Saturday, November 30, 2013

Winter Rhythms- Half Note Practice


Well, It's beginning to look a lot like Christmas around here! I have been enjoying the week off with my family, I hope you have had a great Thanksgiving holiday.

I have been teaching for many years and it's amazing to see what we can do with technology these days. Honestly, the first school I taught at had just a couple of computers in the library for student use, I would handwrite my lesson plans in a spiral notebook, (color coded by grade-level,) and I created rhythm, melody, and lyric reading pages on butcher paper. Now I have SMARTBoard files, PowerPoints, Sibelius notated songs, and iMovies I can use with my students. We've come a long way, baby!

I recently created a PDF slideshow for my second graders to practice reading half note rhythms. At my school, most students celebrate Christmas but some don't. I wanted to use some of the great winter clip art I've found to create a rhythm reading activity that is winter themed and not Christmas centric. I also like that I'll be able to continue to use it in the winter months following Christmas!

I have a small Teachers Pay Teachers store and my Rhythm Reading Half Note Winter Theme is featured there. (This is when I usually apologize/explain my small inventory of products on TpT, but I'm going to skip that today...) 

What I really like about these slides is that each half note rhythm is shown as 2 tied tas (quarter notes) and as a a half note. My 2nd graders are not at the present stage yet (where we show the rhythm and call it a half note,) so for now, they'll read the red slides, saying "long" for each 2 tied tas group.

They will read and vocalize this rhythm: "long ti ti ta"

Later, they will read the blue slides and vocalize this rhythm: "too ti ti ta" (I know other teachers use "taaaah" for half note which makes a lot of sense if you've prepped students with 2 tied tas. I have found great success in using "too". After presenting the half note, students can identify it as a different rhythm when you give it a unique name. Bonus: "Kids, how many beats is too worth?" "TWO!"

After I made the slides, I couldn't resist making it into a memory matching game. 
(I love memory matching games! They are great for centers.)
Students can match the 2 tied tas rhythms to the half note rhythms. 

("2 tied tas" is tedious to say. Say it 3 times in a row quickly right now, I dare ya. Maybe I should turn it into a choral warm-up. Hmmmm.)

Everything in my TpT store will be discounted 10%!

Have a relaxing weekend!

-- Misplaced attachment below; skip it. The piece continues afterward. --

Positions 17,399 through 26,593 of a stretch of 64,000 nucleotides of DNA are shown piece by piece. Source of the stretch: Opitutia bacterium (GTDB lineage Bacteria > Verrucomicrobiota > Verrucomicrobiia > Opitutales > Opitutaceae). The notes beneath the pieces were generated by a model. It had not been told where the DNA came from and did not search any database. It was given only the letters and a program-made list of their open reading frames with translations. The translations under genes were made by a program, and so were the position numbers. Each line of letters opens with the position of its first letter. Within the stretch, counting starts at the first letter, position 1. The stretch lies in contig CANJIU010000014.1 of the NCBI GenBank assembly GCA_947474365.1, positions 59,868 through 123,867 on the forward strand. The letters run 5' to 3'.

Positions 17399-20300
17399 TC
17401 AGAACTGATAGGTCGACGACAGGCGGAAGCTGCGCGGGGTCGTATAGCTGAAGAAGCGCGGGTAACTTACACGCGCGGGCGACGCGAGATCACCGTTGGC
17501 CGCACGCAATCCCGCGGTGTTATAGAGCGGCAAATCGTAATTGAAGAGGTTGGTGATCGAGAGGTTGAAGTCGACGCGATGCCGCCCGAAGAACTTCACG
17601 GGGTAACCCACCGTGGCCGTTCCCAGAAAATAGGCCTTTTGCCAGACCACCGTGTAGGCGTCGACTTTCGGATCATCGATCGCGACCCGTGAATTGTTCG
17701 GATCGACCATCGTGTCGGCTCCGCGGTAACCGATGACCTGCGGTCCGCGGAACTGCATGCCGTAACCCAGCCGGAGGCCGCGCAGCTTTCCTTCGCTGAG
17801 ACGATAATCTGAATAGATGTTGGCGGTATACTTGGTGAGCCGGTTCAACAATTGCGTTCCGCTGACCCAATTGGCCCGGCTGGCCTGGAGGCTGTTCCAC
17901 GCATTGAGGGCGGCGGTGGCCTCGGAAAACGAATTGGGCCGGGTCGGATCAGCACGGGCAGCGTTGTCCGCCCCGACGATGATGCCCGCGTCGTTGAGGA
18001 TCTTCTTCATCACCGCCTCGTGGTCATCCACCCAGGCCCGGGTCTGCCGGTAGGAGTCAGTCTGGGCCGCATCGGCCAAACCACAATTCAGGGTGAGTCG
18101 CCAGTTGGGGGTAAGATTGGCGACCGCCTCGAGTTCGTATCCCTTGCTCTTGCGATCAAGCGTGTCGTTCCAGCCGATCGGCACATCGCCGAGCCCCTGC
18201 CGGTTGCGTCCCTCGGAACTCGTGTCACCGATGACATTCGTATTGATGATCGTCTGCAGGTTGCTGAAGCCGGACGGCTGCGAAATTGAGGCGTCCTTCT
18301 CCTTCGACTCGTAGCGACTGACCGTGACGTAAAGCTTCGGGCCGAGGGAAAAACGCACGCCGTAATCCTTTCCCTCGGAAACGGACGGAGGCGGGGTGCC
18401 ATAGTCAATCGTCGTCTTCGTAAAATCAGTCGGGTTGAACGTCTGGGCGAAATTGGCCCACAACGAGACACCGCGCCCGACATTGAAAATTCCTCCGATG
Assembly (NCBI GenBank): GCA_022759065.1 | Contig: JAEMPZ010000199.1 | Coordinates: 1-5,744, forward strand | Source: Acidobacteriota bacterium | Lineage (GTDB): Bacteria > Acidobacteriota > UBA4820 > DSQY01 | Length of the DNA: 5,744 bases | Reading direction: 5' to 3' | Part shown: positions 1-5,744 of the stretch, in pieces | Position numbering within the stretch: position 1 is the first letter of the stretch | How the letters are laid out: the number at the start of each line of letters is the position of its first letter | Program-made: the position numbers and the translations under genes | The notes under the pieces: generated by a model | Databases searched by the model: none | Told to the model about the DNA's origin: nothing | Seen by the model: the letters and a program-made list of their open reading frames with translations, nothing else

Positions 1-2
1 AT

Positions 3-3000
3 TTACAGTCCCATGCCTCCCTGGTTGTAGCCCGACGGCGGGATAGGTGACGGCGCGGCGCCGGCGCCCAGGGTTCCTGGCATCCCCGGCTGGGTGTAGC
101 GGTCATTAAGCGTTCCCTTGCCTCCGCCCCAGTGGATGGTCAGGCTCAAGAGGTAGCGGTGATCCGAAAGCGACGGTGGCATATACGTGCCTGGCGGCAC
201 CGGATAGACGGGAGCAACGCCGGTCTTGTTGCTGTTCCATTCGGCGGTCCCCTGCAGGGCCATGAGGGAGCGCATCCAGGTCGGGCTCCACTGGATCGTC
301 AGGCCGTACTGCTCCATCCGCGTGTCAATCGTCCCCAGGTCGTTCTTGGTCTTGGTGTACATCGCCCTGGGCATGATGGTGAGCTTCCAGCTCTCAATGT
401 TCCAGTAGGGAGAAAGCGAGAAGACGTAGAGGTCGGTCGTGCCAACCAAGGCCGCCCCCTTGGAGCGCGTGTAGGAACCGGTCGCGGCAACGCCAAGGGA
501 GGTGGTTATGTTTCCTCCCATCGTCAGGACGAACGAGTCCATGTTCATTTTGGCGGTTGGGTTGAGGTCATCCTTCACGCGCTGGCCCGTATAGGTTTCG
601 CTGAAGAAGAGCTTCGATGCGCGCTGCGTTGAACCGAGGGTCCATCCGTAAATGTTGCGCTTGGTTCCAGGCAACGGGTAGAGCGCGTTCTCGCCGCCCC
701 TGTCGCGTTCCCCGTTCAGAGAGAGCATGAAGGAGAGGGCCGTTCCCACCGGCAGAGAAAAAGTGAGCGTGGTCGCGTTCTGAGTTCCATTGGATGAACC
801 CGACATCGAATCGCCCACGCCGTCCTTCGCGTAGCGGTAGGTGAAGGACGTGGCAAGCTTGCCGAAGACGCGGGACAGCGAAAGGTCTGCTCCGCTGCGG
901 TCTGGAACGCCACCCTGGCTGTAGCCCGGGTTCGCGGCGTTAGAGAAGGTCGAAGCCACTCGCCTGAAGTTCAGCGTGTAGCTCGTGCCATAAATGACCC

Tuesday, October 15, 2013

2 Things I'm Doing in My Music Room: 2/4 Tuesday Linky Party

It's been a hectic few weeks but I'm eeking out a blog post tonight to contribute to
Steph's 2/4 Tuesday Linky Party.

1. Old Brass Wagon - Song and Dance

I just got home from my annual 1st Grade Singing Games Night. 

It is a slightly chaotic evening of singing games and dance with 1st graders and their families. It's a wonderful night but a bit tiring.(Mental note: next year stick with the Danskos rather than the cute high heel boots!) 

The very last dance I lead the 1st graders and their families in is the song and dance Old Brass Wagon from the Book and CD Down in the Valley by the New England Dancing Masters, (otherwise known as the Amidons.) The students love the dance and sing along without any urging from me. This dance includes moving as a large group (circle to the left, circle to the right,) and also moving with a partner. The CD track includes guitar, piano, and sung dance directions. It was really lovely to watch the 1st graders share this dance with their parents. You know you can't go wrong with the Amidons.

2. Two Rubble Tum

Two Rubble Tum is a very fun song and game that is appropriate for this time of year.

I learned this song from Lamar Robertson at a ROCKE workshop many years ago. He was so animated when teaching us this song; it compelled me to use it in my classroom the next week and it's been one of my favorite Halloween songs ever since! My 2nd graders are practicing mi sol and la and they are in the preparation stage for do. 
Melodically, this is just what they need right now.

Why I love Two Rubble Tum:

  • speaking and singing solos!
  • call and response on sol la! 
  • one big, fat, emphasized do! (great for do prep)
  • suspense!
  • dramatization!
(This notated sing is also included in my Songs with Games Section.)

Game: Students stand in a circle. A solosit (the "witch") stands in the center. The group sings the first four measures, clapping their hands on "to" and bringing hands down to knees while bending knees on "buy." (This varies from Lamar Roberson's: make fists with each hand on "buy.")  

Students put their hands up to their hands up to their mouths and call: "Hey, Old WItch, what o'clock?" The witch points to a student in the circle who says "1 o'clock going on 2", then to another student to say "2 o'clock going on 3," etc. (I encourage students to use a scary, spooky voice.) 

The class asks the questions, ("Where are you going?") while the witch answers (solos) and pantomines the actions of going to the woods, picking up sticks, building a fire, and boiling water. For the last phrase the players close their eyes and covers their faces while the witch replies (in a scary. spooky voice), "To cook one of you.......CHICKENS!" and grabs on of the students in the circle.  The frightened students becomes the next witch.